December 24

Dear Santa:

How are you? I hope you, and Mrs. Claus, and the elves, and the reindeer are all feeling good.

Since I last wrote you a couple of weeks ago, Santa, I realized something: you're the undisputed expert in the diplomacy business. I mean, no one else even comes close to your record of finding the right balance between what people want, what people deserve, and what people need.

For different reasons, Santa, this thought has particularly struck me. It is not just because of the time of year; it is also because of recent events that show how difficult it is to find the right "balance" for anything. What worries me the most, Santa, is whether we are acquiring the right priorities, the right "needs", to allow us to contribute to a long-term growth of civilization. I wonder if our view of "progress" is actually a step or two backwards.

For example, a while ago in Seoul we all learned how a strong "want" that is not properly balanced against what is deserved, or what is needed, can cause even a nation to despair in shame. In such instances the blame cannot be placed solely on a single person; it is our society that silently approves such actions, even by its inability to completely, thoroughly reject any teaching that is contrary. We cannot moan the lack of ethics if we are unable to introduce them such that they become a permanent part of our very being.

The area that is most disturbing, Santa, is the business environment's overshadowing of the home. Too many of us are automatically providing what our employer wants without giving any thought to what our children and our friends need. The business culture has gone sour when it feels weekends (or parts of weekends, or some weekends) are sufficient for time with the people we care about. Interpersonal relationships need more than just weekends to be fostered and grown. (The irony is that our society, as technology progressed, was to have more, not less, leisure time. Indeed, instead of increasing the quantity of time, we have created the theory/excuse of "quality of time".)

Come to think of it, Santa, "technological progress" has more than one impact on our children. They are also affected by the changes in their education, in their leisure, in their very childhood. We want to ensure their survival, and thus provide our children a background in the objective tools and techniques that a technological future would require, without consideration for whether it is the future they (or we) will ultimately accept.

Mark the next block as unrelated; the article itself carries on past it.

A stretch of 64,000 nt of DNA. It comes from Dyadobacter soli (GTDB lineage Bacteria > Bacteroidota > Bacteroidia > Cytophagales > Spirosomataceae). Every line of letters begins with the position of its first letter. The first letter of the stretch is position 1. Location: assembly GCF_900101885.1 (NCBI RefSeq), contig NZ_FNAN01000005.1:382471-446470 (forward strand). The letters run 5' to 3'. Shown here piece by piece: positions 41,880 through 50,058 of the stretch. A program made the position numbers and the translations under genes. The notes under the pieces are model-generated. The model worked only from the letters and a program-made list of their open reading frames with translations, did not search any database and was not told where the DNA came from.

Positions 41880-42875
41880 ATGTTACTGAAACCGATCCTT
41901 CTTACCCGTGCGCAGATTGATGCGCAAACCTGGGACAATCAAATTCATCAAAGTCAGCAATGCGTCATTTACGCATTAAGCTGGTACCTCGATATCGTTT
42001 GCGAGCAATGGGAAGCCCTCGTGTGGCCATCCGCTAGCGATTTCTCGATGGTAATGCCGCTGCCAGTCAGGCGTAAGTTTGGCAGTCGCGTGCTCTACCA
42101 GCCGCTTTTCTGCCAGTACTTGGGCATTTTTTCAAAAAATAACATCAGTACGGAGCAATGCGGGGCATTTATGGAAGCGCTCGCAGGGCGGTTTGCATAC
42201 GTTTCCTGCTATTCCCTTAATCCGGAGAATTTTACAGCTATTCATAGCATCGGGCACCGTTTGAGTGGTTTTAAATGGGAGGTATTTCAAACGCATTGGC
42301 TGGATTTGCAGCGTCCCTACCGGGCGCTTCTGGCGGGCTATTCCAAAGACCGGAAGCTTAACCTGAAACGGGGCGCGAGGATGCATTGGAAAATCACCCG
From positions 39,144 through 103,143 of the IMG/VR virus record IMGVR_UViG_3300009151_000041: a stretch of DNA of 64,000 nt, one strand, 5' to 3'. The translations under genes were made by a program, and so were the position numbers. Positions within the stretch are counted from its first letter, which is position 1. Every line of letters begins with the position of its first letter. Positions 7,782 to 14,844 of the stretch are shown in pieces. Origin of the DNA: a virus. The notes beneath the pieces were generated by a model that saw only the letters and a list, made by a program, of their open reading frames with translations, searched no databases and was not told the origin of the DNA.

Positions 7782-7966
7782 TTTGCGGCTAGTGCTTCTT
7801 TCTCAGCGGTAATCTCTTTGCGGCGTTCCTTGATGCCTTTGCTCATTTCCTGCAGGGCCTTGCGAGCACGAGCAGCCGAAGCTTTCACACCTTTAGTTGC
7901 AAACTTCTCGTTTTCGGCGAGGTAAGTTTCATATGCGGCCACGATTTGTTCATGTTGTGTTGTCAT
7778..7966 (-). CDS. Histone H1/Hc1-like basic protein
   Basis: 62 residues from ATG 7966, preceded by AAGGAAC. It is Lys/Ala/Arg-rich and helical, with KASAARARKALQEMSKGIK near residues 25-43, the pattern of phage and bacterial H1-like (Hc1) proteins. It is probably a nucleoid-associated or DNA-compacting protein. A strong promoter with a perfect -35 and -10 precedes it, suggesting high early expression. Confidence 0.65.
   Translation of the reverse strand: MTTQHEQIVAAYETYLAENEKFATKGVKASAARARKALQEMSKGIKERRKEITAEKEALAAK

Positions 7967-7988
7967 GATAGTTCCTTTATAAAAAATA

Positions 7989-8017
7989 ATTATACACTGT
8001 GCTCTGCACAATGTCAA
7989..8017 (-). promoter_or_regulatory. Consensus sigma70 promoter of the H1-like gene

My baby sister, Jeannine Athena-Carissa, at her young age knows more about computers than I did when I finished high school. This truly concerns me, Santa. I know that it will be in her immediate advantage to be "computer literate" during these and later years. However, I sense that before one can fully understand and apply the words and theories of Pascal, Babbage, Dijkstra, Yourdon, Martin, and von Neumann, one must first read, appreciate, and cherish the words and thoughts of Homer, Twain, Asimov, Dickinson, Shakespeare, and Christian Anderson. There has to be a human literacy before there can be a positive computer literacy.

It's been a difficult year for a lot of people: finding an internal balance is much more bewildering than anything the Great Wallendas ever tried. And for you, Santa, the hard work is just beginning. If there's room in your bag for just one more wish, please give everyone a little bit more of your sense of balance; a little less of what their employers want; a little more of what everyone deserves; and, most important of all, a lot more of what the children need.

Truly Yours,

Vernon R.J. Schmid


Your comments, suggestions, questions, or concerns would be very much appreciated. Please direct them to:

Copyright ©1988, 1996 Vernon R.J. Schmid.  All rights reserved.
Last Updated: 2005-01-22.

The above was orignally written in 1988 for the Edmonton CIPS Newsletter, and I used it as my printed Christmas card the following year. (That is why there is no Christmas card on this site for 1989.) The "a while ago in Seoul" is a reference to Ben Johnson. The reference to "My baby sister" is not quite correct -- it should have been "My babiest sister", because Jeannine Athena-Carissa Schmid is really my babiest sister. (Carla, who is younger than me and older than Jeannine, is my baby sister....)